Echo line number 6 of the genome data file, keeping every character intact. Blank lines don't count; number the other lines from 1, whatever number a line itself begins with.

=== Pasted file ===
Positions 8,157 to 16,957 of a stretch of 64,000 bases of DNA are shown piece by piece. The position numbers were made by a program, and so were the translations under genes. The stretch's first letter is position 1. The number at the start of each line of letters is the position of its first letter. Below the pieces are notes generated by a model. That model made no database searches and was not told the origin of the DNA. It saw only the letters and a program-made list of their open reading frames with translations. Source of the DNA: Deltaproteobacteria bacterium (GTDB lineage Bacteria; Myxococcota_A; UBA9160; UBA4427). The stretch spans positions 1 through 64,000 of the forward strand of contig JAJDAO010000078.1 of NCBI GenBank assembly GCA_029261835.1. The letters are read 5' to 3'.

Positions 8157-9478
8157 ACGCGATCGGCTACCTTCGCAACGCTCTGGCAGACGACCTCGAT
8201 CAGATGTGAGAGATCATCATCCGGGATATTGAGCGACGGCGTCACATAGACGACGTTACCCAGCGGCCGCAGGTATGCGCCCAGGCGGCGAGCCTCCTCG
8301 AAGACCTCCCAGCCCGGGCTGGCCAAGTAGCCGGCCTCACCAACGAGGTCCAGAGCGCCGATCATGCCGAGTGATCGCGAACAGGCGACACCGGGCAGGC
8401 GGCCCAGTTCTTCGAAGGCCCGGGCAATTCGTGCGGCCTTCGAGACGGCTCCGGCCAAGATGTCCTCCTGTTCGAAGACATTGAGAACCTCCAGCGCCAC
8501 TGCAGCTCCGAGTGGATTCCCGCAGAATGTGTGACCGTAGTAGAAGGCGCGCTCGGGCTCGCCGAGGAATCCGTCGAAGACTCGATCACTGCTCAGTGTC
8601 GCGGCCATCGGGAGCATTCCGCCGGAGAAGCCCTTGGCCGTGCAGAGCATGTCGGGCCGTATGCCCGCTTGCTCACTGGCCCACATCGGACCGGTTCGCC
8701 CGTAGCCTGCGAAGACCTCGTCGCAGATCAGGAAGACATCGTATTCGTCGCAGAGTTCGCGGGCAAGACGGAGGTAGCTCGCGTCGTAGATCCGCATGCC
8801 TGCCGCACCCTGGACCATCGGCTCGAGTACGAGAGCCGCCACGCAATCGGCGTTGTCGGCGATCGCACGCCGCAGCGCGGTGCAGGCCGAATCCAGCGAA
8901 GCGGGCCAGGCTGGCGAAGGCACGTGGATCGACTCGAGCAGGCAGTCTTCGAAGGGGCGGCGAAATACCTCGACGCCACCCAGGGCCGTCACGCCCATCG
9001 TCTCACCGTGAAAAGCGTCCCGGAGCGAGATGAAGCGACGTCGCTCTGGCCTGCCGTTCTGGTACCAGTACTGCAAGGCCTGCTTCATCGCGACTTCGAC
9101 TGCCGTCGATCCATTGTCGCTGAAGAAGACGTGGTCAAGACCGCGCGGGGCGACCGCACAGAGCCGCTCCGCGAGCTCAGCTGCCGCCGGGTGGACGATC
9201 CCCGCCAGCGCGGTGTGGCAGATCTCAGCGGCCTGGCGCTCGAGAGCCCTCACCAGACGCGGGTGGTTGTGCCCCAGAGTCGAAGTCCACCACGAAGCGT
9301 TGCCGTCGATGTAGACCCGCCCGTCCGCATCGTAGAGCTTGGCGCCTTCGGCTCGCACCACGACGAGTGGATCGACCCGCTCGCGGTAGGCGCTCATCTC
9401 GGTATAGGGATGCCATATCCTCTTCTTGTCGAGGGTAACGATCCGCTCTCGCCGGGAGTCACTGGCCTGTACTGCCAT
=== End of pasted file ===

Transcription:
8401 GGCCCAGTTCTTCGAAGGCCCGGGCAATTCGTGCGGCCTTCGAGACGGCTCCGGCCAAGATGTCCTCCTGTTCGAAGACATTGAGAACCTCCAGCGCCAC